The early years of the 18th century saw the birth of newspapers in London. The early papers, the most notable of which was Richard Addison's Spectator, catered to the demands of an increasingly literate population. Many of the newspapers that followed Addison put up shop along Fleet Street.
The Georgian period in London coincided very neatly with the Palladian Revival in architecture and art. Lord Burlington, in his 1715 design of Burlington House in Piccadilly, played a major role in popularizing this classical style which became the norm for much of the century. A few years later, in 1725, Lord Burlington was at it again, with his remodeling of Chiswick House, then a country retreat but now part of the greater London sprawl.
At the same time, Grosvenor Square was laid out in Mayfair, part of the Grosvenor family's development of that aristocratic district. More London squares followed, notably at Berkeley Square (design by William Kent). Kent was also responsible for building the Treasury Building (1733), and the Horse Guards (1745).
Theatre, which had been so popular under the Stuart Restoration, became a little too vociferous for the taste of the city authorities. In 1737 a series of satires staged at the Theatre Royal Haymarket so infuriated them that the Lord Chamberlain was given the power of censorship over all public theatre performances. This power was not revoked until 1968.
For some six hundred years the only bridge across the Thames in London was London Bridge, of nursery rhyme fame. However, the growing city demanded more ease of movement, so the shops and houses on London Bridge were pulled down, and large sections of the old city walls destroyed. In 1750 a second stone bridge was added, Westminster Bridge.
In 1759 the British Museum opened its doors for the first time. The museum was based on a collection of "curiosities" collected by the packrat nobleman, Sir Hans Sloane. When Sloane died his collection, really a jumble of oddments that happened to catch Sloane's fancy, was acquired by the government and put on display to the public.
If the early Georgian period was influenced by Lord Burlington, the latter was the domain of Robert Adam and his neo-classical imitators. Adam was responsible for a spate of influential house designs around London, including Syon House (1761), Osterley Park, and Kenwood House.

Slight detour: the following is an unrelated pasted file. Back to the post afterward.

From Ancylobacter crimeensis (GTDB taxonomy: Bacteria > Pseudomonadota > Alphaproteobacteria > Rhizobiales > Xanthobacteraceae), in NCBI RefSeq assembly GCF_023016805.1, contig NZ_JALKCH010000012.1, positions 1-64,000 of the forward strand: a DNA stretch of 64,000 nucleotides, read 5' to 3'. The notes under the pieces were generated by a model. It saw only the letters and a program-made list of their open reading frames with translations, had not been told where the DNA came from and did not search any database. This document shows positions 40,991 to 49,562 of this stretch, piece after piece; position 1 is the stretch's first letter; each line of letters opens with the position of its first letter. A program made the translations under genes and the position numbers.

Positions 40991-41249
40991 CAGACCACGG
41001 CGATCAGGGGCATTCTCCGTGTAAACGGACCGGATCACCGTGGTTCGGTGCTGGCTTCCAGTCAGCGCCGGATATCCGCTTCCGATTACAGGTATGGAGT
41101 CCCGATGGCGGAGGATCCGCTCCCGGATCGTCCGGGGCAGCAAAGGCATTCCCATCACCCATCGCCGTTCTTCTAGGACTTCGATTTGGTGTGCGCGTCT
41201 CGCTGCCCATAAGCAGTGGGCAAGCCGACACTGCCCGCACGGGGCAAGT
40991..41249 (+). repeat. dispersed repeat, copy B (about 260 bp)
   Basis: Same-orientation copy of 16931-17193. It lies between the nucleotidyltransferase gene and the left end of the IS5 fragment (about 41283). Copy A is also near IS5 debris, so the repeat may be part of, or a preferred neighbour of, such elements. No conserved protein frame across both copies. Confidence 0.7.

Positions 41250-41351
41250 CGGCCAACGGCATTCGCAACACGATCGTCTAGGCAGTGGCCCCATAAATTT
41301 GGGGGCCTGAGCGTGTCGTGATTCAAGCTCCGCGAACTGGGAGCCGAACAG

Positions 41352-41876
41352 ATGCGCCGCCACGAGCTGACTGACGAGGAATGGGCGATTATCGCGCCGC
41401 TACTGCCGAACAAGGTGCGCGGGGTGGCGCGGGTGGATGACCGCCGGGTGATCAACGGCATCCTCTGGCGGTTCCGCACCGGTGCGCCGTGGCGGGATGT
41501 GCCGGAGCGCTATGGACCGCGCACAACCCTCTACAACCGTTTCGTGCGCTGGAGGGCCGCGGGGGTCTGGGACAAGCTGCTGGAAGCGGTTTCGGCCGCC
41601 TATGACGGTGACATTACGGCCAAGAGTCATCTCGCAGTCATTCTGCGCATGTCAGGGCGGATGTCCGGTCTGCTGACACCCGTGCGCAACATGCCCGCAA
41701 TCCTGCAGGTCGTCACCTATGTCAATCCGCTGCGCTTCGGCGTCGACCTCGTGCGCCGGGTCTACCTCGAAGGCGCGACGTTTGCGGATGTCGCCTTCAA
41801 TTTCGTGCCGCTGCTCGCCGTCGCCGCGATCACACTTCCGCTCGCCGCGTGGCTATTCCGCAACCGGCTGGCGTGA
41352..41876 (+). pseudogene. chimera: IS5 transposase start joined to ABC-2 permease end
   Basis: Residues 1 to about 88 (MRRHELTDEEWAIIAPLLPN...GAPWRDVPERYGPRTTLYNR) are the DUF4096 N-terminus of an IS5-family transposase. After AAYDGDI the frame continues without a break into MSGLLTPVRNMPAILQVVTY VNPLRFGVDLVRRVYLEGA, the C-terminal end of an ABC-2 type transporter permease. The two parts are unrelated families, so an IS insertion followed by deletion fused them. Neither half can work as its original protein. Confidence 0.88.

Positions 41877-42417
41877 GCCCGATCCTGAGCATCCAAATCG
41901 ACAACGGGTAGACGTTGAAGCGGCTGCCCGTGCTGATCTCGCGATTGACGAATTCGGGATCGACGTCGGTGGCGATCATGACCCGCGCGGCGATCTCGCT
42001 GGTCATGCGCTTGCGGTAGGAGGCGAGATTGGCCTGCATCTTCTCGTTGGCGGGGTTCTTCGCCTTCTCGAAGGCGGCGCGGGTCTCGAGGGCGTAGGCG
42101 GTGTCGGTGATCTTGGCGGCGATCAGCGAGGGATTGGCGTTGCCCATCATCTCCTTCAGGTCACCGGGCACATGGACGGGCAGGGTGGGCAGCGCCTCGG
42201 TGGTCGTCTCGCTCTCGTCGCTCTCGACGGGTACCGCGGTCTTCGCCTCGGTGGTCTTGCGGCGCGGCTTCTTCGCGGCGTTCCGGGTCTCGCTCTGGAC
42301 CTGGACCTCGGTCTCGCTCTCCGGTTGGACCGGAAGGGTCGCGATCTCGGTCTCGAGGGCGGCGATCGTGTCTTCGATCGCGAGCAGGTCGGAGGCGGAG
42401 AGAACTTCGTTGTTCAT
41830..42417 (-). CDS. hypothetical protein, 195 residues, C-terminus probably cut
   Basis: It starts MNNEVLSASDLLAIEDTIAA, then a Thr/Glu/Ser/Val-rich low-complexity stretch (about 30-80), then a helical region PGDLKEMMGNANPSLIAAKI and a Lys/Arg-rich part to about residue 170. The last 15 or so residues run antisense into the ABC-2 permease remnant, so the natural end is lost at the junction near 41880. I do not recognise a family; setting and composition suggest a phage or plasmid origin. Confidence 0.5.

A year after Adam's work at Syon, King George III and Queen Charlotte moved into Buckingham House (later to become Buckingham Palace). St. James Palace remained the official royal residence.
One of the biggest social revolutions in Georgian London was a quiet one. It was the popularity of coffee houses as a forum for business, entertainment, and social activity. The London coffee houses were immensely popular, and certain houses became associated with different political viewpoints or kinds of commercial activity. It was in one of these coffee houses, New Jonathan's, that merchant venturers (read entrepreneurs) gathered, and formed what was to become the London Stock Exchange.
Lest you think that religious strife ended with the demise of extreme Protestantism after the English Civil War, 1780 saw the outbreak of what we now call the Gordon Riots. The riots began as a march through the streets of London to protest the Catholic Relief Act, which granted basic rights to Catholics.
The marchers, under the vociferous leadership of Lord George Gordon, let their religious prejudice boil over into a week of looting and murder. For that week Londoners lived their own version of the "Reign of Terror" which later gripped Paris. The Gordon Riots terrified the authorities and brought repressive measures against any form of protest or reform-minded writing.
On a lighter note, Georgian London saw a new form of entertainment, the pleasure garden, become popular. These pleasure gardens, notably at Ranelagh and Vauxhall, were like outdoor amusement parks, complete with musicians and fireworks.